Clovis Oncology (CLVS), a biopharmaceutical company that specializes in solid-tumor therapies, saw its shares skyrocket 158.9% in June, according to data from S&P Global Intelligence. The stock closed at $0.6953 a share on May 31 and dropped to $0.6367 on June 2. It hit its high for the month at $2.41 on June 21. The volatile stock has a 52-week low of $0.5810 and a 52-week high of $5.92.
The main reasons for Clovis' rise in the month were two positive announcements regarding trials of its therapies. The first, regarding Rubraca, its only marketed therapy, said that a Phase 3 Athena trial on Rubraca showed it was effective as a maintenance monotherapy to fight advanced ovarian cancer in patients who previously responded to chemotherapy.
The other announcement was that Clovis' targeted radionuclide therapy, FAP-2286, had a strong safety profile in its Phase 1/2 trial against solid tumors.
There was also a less tangible reason for Clovis' rise. There were rumors of a potential buyout of the company by pharmaceutical giant Bristol Myers Squibb, with which Clovis already has several clinical partnerships.
Expect more volatility for the biotech stock as several events in the near future could affect its share price. Bear in mind, too, that Clovis is nowhere near being profitable, though its pipeline of oncology therapies includes additional uses for Rubraca, FAP-2286, and three as-yet unnamed targeted radionuclide therapies.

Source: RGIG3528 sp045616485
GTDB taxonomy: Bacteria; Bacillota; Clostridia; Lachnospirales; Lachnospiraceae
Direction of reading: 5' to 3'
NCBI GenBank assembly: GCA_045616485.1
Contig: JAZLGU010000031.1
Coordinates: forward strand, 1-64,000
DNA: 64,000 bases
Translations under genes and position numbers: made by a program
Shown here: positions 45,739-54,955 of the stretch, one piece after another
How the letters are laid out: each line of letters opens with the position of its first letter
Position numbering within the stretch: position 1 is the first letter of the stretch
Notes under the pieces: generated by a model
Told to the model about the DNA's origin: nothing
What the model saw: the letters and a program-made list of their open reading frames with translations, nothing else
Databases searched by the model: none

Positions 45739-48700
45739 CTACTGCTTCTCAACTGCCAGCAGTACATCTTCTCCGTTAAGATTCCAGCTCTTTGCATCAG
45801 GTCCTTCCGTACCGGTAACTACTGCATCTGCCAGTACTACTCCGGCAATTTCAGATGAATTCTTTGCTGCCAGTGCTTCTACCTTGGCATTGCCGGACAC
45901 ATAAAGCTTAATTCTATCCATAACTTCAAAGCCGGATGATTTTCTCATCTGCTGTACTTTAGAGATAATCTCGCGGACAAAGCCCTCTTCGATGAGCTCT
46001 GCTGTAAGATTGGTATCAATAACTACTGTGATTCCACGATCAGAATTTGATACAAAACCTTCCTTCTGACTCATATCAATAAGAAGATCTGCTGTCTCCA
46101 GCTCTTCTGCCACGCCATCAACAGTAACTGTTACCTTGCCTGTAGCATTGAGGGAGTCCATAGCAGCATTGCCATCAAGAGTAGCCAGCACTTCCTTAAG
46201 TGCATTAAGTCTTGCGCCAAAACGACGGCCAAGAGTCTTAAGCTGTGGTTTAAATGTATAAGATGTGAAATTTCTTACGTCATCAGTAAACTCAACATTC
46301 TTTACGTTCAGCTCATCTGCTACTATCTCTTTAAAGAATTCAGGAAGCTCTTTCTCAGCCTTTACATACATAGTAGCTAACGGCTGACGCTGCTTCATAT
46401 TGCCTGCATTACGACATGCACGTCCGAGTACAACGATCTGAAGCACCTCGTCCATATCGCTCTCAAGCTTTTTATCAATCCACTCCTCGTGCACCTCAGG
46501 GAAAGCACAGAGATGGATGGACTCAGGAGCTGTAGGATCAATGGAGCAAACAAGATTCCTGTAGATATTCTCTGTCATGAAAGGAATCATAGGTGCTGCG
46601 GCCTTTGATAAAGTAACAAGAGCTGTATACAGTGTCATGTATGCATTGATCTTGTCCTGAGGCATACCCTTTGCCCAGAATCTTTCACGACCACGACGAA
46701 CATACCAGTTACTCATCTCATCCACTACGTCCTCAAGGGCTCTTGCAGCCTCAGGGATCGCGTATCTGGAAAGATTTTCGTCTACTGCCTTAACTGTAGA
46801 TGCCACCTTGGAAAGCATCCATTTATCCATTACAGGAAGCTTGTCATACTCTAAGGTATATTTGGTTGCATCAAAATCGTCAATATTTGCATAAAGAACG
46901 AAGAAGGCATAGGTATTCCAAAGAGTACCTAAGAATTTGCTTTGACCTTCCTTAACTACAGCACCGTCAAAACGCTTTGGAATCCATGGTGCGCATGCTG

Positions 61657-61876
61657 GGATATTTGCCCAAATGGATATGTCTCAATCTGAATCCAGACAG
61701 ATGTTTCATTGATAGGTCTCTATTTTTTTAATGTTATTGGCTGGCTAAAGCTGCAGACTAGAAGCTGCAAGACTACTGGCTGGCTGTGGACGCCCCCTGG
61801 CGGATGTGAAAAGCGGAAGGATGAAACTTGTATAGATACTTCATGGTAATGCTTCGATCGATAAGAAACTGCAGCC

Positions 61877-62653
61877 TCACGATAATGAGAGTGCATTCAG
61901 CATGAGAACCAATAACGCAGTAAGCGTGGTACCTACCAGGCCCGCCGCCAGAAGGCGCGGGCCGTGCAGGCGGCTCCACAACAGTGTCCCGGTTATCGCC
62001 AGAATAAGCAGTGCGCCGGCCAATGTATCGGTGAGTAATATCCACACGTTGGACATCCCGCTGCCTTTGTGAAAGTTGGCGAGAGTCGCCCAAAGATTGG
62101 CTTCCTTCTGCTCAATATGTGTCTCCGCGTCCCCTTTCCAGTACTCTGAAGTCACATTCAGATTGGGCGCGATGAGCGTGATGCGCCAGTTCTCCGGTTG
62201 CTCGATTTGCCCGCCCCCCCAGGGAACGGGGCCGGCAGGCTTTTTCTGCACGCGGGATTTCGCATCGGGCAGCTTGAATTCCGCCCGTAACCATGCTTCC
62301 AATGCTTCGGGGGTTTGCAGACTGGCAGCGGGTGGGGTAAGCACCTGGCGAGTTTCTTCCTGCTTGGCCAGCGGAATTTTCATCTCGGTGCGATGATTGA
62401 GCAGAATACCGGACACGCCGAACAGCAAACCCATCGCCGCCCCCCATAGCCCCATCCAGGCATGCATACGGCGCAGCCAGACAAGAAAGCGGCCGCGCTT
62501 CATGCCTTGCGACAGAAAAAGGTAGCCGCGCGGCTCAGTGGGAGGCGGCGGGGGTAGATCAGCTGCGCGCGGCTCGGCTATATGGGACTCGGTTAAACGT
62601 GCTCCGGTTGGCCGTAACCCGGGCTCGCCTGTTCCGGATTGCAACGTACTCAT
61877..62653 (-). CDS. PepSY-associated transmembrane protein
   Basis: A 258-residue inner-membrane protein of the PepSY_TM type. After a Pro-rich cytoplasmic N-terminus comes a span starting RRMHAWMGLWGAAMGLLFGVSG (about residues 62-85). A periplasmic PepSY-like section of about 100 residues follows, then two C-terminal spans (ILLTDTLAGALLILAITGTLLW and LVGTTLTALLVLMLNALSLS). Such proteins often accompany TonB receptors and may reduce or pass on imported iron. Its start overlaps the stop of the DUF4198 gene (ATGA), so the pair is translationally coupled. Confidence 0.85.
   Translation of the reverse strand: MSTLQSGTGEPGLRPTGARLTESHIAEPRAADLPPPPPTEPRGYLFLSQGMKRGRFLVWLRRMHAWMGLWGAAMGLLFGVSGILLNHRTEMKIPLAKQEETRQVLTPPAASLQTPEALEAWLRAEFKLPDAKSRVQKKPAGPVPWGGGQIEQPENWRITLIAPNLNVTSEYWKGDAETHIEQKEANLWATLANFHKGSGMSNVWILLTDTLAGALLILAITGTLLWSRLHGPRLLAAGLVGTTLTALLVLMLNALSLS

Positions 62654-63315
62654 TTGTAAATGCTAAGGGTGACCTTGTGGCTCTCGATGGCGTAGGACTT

In the first quarter, the company reported revenue of $34.2 million, all from Rubraca, which has been approved for adults with primary recurrent epithelial ovarian, fallopian tube, and peritoneal cancer. However, the company also had a net loss of $60.2 million, or $0.44 per share. Clovis could pay off as an investment, but that will hinge on it broadening uses for Rubraca or for Clovis to continue to see solid results in studies on FAP-2286.
The Food and Drug Administration is being cautious regarding Rubraca; it just told Clovis on July 6 that the company should wait for more mature data before filing a supplemental new drug application for the drug as a monotherapy for advanced ovarian cancer. That news is likely to weigh on the stock for a bit. In the short term, the stock's rise has allayed worries that it would be delisted from the Nasdaq, though the company has considered a reverse split.